Once the straining process is finished, the key to making good sweets is to move quickly in carrying out the next step. Wasanbon dries easily, so it is necessary to pack it tightly into the wooden molds before it dries out.
After scraping off any excess powder with a spatula, the mold is knocked gently to gradually remove the top board.
When the mold is turned over, the sugar has been transformed into dried Wasanbon sweets, which roll neatly out of the mold. The designs of the wooden molds look even cuter still when they are molded into actual sweets.
Around 12 to 14 Wasanbon sweets can be made during a one-hour workshop class. The finished sweets are packed into boxes for participants to take home as souvenirs. A few can be eaten as snacks to enjoy along with the matcha green tea that Ms. Uehara kindly prepares for her guests. The soft sensation as the sugar’s gentle sweetness melts in your mouth is something that can only be savored by eating freshly made Wasanbon.
Ms. Uehara also travels to local schools and other facilities to conduct on-site workshops, with the aim of conveying the wonderful experiences that Takamatsu has to offer to as many people as possible. Those sentiments have also travelled with her overseas, to countries such as the United Kingdom and Germany, where her workshops have gained even further attention.
Visitors to Mamehana can experience traditional crafts, savor the taste of one of Kagawa’s finest specialties, and enjoy the added treat of looking forward to opening their box of Wasanbon sweets when they arrive back home. Why not try enjoying this sweet time—which can only be had in Takamatsu—for yourself?
- 1-9-13 Hanazono-cho, Takamatsu City, Kagawa
- Supported languages
Gathering date：2017.8.30 / Mamehana
Yu Sakaguchi is a photographer who photographs the beautiful scenery of the 138 habited islands in the Seto Inland Sea, agricultural, mountain and fishing villages in Shikoku. He makes his living in design work relating to primary industry. His website Monogatari o Todokeru Shigoto (“The Job of Delivering Stories”) introduces the beautiful scenery, culinary culture and various other aspects of Shikoku and the islands of the Seto Inland Sea, and has been accessed by users in over 160 different countries. Feeling that it would be difficult to preserve the scenery in front of him for the next generation by simply distributing information alone, together with his fellow Shikoku-loving companions, he launched Shikoku Taberu (Food) Tsushin magazine, and began his work communicating the food culture and stories of the region. He is a director for the Sanagouchi Village foundation. He was awarded the Japan Ningenryoku (“Human Skill”) Minister of Agriculture, Forestry and Fisheries Award in 2015.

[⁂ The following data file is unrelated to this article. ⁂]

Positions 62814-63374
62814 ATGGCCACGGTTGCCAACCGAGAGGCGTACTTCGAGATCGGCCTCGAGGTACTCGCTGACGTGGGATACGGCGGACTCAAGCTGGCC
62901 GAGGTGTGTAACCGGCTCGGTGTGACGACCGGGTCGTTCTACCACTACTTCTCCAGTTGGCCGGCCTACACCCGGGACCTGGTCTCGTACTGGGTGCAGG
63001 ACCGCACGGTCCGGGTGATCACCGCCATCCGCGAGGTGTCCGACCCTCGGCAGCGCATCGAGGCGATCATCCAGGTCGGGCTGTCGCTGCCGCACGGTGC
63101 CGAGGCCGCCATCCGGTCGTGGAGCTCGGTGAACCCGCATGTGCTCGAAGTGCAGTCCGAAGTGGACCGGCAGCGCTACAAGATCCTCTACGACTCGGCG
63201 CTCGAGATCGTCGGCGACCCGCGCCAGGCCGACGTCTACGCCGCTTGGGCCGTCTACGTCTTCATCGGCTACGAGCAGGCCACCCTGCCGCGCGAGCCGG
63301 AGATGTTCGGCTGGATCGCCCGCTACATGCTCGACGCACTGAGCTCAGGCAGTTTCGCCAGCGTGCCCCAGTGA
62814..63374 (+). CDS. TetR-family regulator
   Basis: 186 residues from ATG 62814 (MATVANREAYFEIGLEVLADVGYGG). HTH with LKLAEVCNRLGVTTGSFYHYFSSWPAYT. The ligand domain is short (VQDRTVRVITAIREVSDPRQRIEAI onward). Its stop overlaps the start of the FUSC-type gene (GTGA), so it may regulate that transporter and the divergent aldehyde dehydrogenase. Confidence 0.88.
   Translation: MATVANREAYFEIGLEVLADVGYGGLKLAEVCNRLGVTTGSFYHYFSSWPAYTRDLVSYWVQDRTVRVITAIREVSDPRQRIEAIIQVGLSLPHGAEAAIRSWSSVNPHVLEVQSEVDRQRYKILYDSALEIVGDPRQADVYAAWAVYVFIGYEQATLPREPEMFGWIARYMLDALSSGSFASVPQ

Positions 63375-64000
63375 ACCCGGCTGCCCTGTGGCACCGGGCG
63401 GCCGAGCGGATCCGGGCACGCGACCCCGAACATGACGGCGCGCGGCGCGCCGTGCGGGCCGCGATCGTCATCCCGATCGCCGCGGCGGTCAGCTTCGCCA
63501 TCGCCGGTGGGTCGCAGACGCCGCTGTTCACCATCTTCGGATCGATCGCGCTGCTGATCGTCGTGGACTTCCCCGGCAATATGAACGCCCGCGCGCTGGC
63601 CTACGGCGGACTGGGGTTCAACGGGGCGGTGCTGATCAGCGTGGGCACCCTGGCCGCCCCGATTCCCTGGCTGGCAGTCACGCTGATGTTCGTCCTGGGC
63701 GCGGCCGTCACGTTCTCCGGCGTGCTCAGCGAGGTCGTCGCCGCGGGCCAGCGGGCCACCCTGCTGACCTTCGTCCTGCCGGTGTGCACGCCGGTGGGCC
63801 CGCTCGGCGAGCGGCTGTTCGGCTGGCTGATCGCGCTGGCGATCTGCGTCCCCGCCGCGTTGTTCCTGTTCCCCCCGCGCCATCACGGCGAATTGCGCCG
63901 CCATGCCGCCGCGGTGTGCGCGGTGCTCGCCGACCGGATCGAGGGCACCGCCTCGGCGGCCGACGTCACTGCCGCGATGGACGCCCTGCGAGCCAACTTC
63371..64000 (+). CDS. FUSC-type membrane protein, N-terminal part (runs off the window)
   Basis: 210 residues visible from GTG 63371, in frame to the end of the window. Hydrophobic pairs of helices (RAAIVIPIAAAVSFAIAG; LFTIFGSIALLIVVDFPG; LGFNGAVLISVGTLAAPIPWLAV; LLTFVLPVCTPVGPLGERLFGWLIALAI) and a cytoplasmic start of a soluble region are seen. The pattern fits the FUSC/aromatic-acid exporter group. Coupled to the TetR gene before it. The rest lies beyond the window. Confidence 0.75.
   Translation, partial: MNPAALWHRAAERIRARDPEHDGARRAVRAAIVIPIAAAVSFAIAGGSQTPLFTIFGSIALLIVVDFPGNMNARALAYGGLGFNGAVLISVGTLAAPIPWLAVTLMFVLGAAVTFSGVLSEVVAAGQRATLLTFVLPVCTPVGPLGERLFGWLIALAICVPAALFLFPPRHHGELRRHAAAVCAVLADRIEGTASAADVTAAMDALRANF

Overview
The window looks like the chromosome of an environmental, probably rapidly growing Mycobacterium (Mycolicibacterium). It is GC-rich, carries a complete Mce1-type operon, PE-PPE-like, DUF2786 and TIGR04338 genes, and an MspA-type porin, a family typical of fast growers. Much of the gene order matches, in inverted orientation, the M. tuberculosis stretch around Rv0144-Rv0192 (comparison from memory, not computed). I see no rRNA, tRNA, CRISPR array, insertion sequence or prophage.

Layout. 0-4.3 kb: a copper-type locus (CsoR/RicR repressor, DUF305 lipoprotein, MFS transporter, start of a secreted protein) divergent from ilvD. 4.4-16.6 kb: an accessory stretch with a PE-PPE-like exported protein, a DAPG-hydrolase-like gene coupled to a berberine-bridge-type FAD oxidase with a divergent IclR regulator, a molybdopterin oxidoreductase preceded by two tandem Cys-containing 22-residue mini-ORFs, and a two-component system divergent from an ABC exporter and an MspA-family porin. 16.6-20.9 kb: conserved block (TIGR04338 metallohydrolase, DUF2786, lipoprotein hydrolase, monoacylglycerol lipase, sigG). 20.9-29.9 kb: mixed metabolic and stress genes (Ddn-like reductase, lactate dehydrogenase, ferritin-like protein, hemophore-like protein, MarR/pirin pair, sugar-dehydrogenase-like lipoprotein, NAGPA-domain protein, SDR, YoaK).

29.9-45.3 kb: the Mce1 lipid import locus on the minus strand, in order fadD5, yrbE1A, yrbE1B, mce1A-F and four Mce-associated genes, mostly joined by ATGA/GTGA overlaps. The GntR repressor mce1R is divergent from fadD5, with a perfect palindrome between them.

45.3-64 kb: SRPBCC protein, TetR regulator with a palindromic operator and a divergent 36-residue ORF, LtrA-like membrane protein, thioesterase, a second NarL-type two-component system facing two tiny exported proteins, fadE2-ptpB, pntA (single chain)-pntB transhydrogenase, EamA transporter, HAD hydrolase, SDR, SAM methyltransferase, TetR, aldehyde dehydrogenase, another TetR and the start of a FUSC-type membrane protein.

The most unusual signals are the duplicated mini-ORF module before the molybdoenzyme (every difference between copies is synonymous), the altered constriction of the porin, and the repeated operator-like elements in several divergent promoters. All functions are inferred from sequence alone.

Eri Kotaki was born in Takamatsu, in Kagawa prefecture. After studying fashion, color and graphic design at university, she developed a love of travel, local gourmet cuisine and photography; and became an editor/writer. After working in various positions in editorial production and publishing companies in Tokyo, she joined the Takamatsu City Regional Promotion Cooperative Group in July 2017. She now spends her days uncovering and communicating information about the appeal and attraction of Takamatsu and its surrounding areas. Her top recommended location is the night view from Sunport Takamatsu. Her most recommended train is the Hiyaku, which runs on the Takamatsu-Kotohira Electric Railroad.